Understanding Nail Structure
Nail Structure ~ The Nail Plate
The tough outer portion of the nail—the part you trim, file, polish, and buff—is called the nail plate. You might be surprised to learn that the nail plate is composed chiefly of keratin, the same structural protein found not only in hair but also in the epidermal layer of “regular” skin.
The keratin in your nails, however, contains more sulfur than the keratin in your hair and skin; and it is this high sulfur content that gives the nails their hardness. Now, keratin—whether of the hard variety found in your nails or the soft variety found in your skin’s epidermis—is a protein that likes to layer.
Consequently, the nail plate, like the epidermis, is a layered affair, a fact you can observe for yourself if you look very closely at the cut portion of a clipped toenail. Fatty acids called phospholipids in the upper and lower layers of the nail plate provide the resilience and flexibility that enable the nail to bend some without breaking.
The nail plate itself, by the way, is not alive, and thus cannot be “fed,”“nourished,” or “replenished” with anything you’ll encounter on a drugstore or supermarket shelf. Like the hair shaft, it is an inorganic (or non-living) outgrowth produced by a nucleus of living, reproductive cells at its base.
Nail Structure ~ The Nail Matrix
This collection of live cells is known as the nail matrix. Most of the nail matrix lies hidden from view beneath the posterior nail fold at the back of each nail. But a small, white, crescent-shaped segment of it called the lunula can be seen near the nail base.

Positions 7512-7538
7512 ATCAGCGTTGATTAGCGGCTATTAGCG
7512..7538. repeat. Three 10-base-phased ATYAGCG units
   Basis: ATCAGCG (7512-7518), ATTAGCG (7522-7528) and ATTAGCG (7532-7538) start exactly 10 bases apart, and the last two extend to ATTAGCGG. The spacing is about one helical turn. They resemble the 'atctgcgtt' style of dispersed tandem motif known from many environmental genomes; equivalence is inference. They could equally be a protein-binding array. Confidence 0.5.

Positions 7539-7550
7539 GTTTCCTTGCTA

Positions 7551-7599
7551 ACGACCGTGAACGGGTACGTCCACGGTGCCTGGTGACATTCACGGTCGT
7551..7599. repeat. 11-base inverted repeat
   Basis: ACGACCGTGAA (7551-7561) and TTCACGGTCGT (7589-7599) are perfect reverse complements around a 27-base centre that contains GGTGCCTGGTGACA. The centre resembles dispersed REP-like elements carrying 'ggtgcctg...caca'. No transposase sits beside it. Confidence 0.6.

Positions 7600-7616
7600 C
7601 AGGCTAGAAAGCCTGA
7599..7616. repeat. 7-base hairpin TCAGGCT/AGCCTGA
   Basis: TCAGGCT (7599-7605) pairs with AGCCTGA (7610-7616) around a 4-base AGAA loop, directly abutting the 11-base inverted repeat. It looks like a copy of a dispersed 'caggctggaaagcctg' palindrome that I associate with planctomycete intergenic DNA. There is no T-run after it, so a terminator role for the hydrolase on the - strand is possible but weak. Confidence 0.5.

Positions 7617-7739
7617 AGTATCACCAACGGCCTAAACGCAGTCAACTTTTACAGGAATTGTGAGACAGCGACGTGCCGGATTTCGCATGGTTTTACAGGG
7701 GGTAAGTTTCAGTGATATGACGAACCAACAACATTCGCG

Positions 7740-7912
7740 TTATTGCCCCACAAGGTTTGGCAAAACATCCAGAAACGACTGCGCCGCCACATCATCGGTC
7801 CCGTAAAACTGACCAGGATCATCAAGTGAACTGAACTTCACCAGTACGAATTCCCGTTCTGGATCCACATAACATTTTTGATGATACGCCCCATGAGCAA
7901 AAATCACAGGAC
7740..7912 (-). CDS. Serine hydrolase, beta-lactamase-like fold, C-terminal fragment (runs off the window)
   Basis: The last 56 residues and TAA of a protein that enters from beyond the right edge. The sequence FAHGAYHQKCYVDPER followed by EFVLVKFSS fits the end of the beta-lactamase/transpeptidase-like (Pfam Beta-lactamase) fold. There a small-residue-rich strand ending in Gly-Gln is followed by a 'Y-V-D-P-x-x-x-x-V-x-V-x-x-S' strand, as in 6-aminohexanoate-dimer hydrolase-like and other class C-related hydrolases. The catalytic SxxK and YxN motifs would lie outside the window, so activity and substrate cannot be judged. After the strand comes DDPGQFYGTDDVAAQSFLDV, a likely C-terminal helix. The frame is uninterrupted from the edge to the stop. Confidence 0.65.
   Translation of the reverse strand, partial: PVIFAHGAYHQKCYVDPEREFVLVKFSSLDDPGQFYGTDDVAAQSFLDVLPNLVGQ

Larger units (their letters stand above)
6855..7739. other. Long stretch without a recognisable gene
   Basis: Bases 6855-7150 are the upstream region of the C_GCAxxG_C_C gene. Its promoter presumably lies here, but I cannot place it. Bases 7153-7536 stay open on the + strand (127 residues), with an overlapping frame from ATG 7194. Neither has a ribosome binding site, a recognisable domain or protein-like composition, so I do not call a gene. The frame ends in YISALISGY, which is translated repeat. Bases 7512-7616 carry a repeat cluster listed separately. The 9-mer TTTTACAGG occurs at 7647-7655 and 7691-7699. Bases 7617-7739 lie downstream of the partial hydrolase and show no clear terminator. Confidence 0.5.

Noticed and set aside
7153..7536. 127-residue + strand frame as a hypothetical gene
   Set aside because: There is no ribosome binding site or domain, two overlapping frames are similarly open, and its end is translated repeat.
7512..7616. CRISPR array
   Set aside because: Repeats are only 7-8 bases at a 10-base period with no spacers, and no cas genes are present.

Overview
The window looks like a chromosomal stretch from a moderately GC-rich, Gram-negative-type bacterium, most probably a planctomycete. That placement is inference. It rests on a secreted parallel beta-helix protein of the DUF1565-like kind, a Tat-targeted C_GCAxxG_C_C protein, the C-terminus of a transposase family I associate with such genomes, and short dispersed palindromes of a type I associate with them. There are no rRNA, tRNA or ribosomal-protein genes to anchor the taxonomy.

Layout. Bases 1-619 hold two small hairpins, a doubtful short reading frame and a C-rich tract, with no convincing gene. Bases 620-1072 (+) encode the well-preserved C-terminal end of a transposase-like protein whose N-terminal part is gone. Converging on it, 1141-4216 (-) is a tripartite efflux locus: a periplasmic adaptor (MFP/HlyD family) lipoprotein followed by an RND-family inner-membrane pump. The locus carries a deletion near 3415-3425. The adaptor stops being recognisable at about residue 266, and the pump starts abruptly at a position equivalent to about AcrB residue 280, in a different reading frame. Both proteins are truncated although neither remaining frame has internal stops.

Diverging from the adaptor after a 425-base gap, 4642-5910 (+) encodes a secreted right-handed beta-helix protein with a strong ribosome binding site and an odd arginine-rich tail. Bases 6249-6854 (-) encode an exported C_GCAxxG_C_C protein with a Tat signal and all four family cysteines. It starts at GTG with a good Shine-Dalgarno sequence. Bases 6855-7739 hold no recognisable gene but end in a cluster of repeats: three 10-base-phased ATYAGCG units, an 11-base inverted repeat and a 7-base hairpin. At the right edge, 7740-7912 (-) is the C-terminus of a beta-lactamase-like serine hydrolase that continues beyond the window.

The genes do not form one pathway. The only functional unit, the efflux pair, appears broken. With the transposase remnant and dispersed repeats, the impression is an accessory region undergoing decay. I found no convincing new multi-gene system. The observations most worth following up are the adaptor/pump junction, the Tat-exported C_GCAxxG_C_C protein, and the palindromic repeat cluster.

Two other important parts of the nail are the cuticle and the nail bed. The cuticle, as you probably know, is an opaque (or semitransparent) skin fold at the base of the nail plate. This tender, delicate, slightly scrunched lip of dead skin per- forms a pair of vital functions: First, it connects and secures the nail plate to the skin of the finger or toe to which it belongs; and second, it shields the vulnerable nail base from foreign objects and infection.
If you’re one of those women who find cuticles unattractive, you’ll want to exercise real care and caution when you try to push them out of sight. Your nails need the protection offered by the cuticles, and they are easily damaged by trimming (a definite don’t) and overly aggressive pushing and prodding (which, if it must be done at all, should be done gently, as we’ll demonstrate shortly).
Nail Structure ~ The Nail Bed
The nail bed, for its part of the nail structure, is a soft, thick layer of grooved tissue that lies beneath the nail plate and acts as a sort of “shock absorber” for the nail above. When someone, say, steps on your big toe at a dance or accidentally closes a door on the tips of your fingers, the resulting damage to the nail is minimized—though by no means eliminated—by the cushioning effect of the bed.
In addition, the nail bed shelters the extensive network of tiny blood vessels that carry necessary nutrients and oxygen to the nail matrix, as well as the sensitive nerve endings that let your brain know what’s new and exciting at the outermost extremities of the body.
Facts About Nail Growth
Your fingernails are constantly growing, your health and diet can effect just how fast your nails grow.